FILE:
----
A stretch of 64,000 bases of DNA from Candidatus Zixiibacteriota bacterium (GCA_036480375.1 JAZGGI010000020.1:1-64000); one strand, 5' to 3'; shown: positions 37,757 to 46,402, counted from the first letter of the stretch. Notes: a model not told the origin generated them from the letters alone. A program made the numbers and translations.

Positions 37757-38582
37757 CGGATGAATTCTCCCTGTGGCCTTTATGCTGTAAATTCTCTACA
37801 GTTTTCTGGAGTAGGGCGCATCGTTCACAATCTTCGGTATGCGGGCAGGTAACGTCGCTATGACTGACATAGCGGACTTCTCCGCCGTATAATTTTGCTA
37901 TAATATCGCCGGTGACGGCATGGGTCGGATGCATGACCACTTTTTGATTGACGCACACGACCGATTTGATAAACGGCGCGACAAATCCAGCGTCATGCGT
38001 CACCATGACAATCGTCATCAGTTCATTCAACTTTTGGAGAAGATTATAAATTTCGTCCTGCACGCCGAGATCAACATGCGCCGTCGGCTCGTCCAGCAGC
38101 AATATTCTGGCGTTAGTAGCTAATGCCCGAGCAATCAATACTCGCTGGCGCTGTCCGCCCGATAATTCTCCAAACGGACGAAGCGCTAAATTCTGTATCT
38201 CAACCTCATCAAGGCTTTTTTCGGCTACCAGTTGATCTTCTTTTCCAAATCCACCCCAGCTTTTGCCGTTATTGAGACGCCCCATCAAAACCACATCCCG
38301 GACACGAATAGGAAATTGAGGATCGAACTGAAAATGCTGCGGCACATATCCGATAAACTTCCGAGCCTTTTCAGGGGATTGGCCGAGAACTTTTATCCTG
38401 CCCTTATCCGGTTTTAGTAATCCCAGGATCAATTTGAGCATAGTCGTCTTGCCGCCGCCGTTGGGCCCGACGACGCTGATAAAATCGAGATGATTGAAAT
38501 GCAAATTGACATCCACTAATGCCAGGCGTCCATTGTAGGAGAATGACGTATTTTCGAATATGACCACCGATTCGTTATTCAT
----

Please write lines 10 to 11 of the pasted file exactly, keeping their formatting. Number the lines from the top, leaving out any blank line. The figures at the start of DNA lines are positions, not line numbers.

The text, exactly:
38401 CCCTTATCCGGTTTTAGTAATCCCAGGATCAATTTGAGCATAGTCGTCTTGCCGCCGCCGTTGGGCCCGACGACGCTGATAAAATCGAGATGATTGAAAT
38501 GCAAATTGACATCCACTAATGCCAGGCGTCCATTGTAGGAGAATGACGTATTTTCGAATATGACCACCGATTCGTTATTCAT